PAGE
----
Bigger crimes will begin to happen. We all know where we went wrong, but how did it have to get here? What is everyone doing? What is the government doing? Mothers and fathers in government, what are they doing to help this situation? there is a limit you can blame these young ones, because every day on social media, everywhere they see people with ill-gotten wealth, flaunting it.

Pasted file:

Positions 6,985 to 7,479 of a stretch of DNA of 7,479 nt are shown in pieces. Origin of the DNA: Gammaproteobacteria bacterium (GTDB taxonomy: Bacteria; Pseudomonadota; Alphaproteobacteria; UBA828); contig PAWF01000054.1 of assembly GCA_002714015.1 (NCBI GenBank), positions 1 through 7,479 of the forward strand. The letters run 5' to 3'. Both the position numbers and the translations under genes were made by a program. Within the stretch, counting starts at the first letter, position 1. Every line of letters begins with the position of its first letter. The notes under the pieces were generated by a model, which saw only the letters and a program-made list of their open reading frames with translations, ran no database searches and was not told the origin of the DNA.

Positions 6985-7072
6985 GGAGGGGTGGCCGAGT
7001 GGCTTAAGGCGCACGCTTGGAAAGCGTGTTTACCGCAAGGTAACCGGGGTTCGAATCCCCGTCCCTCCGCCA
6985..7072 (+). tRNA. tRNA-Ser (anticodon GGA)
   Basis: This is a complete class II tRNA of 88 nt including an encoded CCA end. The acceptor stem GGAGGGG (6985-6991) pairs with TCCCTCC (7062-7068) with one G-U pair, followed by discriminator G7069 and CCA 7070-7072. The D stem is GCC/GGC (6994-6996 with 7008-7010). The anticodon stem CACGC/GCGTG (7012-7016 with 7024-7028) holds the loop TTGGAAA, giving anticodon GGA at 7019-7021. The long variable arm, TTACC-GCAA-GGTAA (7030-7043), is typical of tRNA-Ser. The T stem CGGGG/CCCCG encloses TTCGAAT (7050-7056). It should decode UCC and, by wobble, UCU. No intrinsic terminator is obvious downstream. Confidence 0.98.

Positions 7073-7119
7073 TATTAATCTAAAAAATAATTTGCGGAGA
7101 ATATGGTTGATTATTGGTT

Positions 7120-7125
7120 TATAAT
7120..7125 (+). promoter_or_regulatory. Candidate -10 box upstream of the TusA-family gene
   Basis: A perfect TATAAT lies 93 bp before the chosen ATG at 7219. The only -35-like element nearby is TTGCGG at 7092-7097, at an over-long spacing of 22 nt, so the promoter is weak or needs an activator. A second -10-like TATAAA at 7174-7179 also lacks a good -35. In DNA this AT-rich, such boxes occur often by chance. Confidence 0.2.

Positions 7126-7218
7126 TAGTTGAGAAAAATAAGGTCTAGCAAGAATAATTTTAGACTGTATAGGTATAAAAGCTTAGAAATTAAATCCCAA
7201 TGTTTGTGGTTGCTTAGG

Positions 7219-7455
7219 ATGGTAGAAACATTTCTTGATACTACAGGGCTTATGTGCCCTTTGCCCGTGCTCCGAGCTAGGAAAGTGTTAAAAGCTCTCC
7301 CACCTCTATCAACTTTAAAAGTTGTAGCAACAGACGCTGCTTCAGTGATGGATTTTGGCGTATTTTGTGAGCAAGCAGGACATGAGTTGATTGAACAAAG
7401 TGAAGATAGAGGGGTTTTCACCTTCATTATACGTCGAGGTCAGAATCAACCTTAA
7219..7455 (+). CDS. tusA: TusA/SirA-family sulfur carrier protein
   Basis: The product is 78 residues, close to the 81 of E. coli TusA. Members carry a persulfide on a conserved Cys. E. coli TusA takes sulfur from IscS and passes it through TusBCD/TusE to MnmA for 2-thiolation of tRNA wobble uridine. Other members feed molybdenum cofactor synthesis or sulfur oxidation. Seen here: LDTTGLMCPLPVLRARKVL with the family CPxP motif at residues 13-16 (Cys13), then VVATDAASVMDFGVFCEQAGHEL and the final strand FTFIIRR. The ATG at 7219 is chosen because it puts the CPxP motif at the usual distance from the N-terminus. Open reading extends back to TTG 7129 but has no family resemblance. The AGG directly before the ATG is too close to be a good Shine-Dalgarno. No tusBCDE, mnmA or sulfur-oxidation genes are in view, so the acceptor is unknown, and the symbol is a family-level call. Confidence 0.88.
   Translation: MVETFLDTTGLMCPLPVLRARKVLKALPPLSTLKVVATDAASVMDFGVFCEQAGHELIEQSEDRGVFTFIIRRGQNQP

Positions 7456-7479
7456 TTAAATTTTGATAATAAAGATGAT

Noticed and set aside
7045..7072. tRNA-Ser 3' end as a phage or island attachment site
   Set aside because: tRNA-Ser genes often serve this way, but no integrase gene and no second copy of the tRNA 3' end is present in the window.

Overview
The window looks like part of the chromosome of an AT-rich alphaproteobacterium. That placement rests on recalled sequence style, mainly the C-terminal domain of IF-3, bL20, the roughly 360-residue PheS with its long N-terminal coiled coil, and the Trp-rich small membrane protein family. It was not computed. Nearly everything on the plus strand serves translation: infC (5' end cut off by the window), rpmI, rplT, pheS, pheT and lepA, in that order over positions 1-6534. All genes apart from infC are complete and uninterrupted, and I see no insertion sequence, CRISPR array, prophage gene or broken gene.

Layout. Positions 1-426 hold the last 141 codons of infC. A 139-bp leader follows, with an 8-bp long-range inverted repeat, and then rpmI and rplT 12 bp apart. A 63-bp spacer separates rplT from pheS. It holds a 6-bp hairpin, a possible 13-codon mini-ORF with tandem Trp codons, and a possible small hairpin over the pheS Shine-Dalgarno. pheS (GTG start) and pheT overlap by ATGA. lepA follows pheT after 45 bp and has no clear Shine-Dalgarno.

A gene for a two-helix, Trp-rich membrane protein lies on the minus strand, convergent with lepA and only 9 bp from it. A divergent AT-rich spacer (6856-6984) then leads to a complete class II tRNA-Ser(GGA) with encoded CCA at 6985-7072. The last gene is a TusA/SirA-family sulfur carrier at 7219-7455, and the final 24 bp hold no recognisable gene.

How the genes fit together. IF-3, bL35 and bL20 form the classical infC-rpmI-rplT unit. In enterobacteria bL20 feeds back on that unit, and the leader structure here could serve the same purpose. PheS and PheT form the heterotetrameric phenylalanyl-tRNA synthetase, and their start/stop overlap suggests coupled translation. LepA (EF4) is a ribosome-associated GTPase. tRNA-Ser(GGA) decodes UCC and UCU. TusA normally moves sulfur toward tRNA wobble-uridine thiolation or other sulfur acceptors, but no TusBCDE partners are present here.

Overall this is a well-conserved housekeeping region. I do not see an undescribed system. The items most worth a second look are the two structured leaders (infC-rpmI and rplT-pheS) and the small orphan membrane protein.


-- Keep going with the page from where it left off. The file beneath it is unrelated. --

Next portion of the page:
You even hear musicians sing with some popular names – I want to be like this person, without thinking what the person did to make that kind of money. Everyone wants to make money by all means. I tell you one thing, some people will say someone who is criminally inclined would also look for a way to be more criminal minded, but I don’t exactly agree with that, because if you look at Nigeria some 20 years ago, were things like this? Was poverty like this? Was unemployment like this? Was crime this much? So, the more the people are getting impoverished, the more a bigger crime and the more population is going to be experiencing.It is important if we must save this nation, we must act. Now look at the Naira, not barely a year or two years ago, Naira has tumbled and depreciated for like 50% and worse of it is that salaries have not been increased to meet up, even whereby the people have the jobs at all, and earn salaries. There are even more people who have lost their jobs, who earns nothing. But we can employ all this people. Nigeria is a huge market with a huge potential. There is a video going viral recently on Chinese factory where they are printing ankara and all of them are wearing ankara. When it was sent to me, I looked at it and laughed. They are talking about ankara, even our aso-oke is being woven in China because I have seen imported aso-oke in the market. People are importing our traditional attire. These should be our own heritage and a source of income for local producers of this same items.For how long government will say it’s about smuggling and all that. If government creates the enabling environment for those of us into manufacturing and listen to us when we make suggestions and have engagement with them. These suggestions should be implemented, even if they must make some adjustment, let it be something that would promote the industry and improve the economy.Two years ago, government said that Nigerians should be wearing or using made-in-Nigeria products, what is happening?We all know talk is cheap. I can come out and say wear made in Nigeria, I can say whatever, but what policies have I put in place to make that happen. That is where the sincerity of purpose comes in. Someone might say, the people in government are not magicians, they are not in this industry, some may not know, but therefore we engage them and proffer solutions, make suggestions to them. If at some point they can take us more seriously and try out what we suggest to them, I want to assure you that things will work better.How often do you follow up?We do make calls, write letters. In fact, almost like pestering them.Since your sector is not getting desired response from government, what is the association doing so that Apparel sector will not go into extinction?I guess we just have to keep drumming down their ears so that some action would have to happen.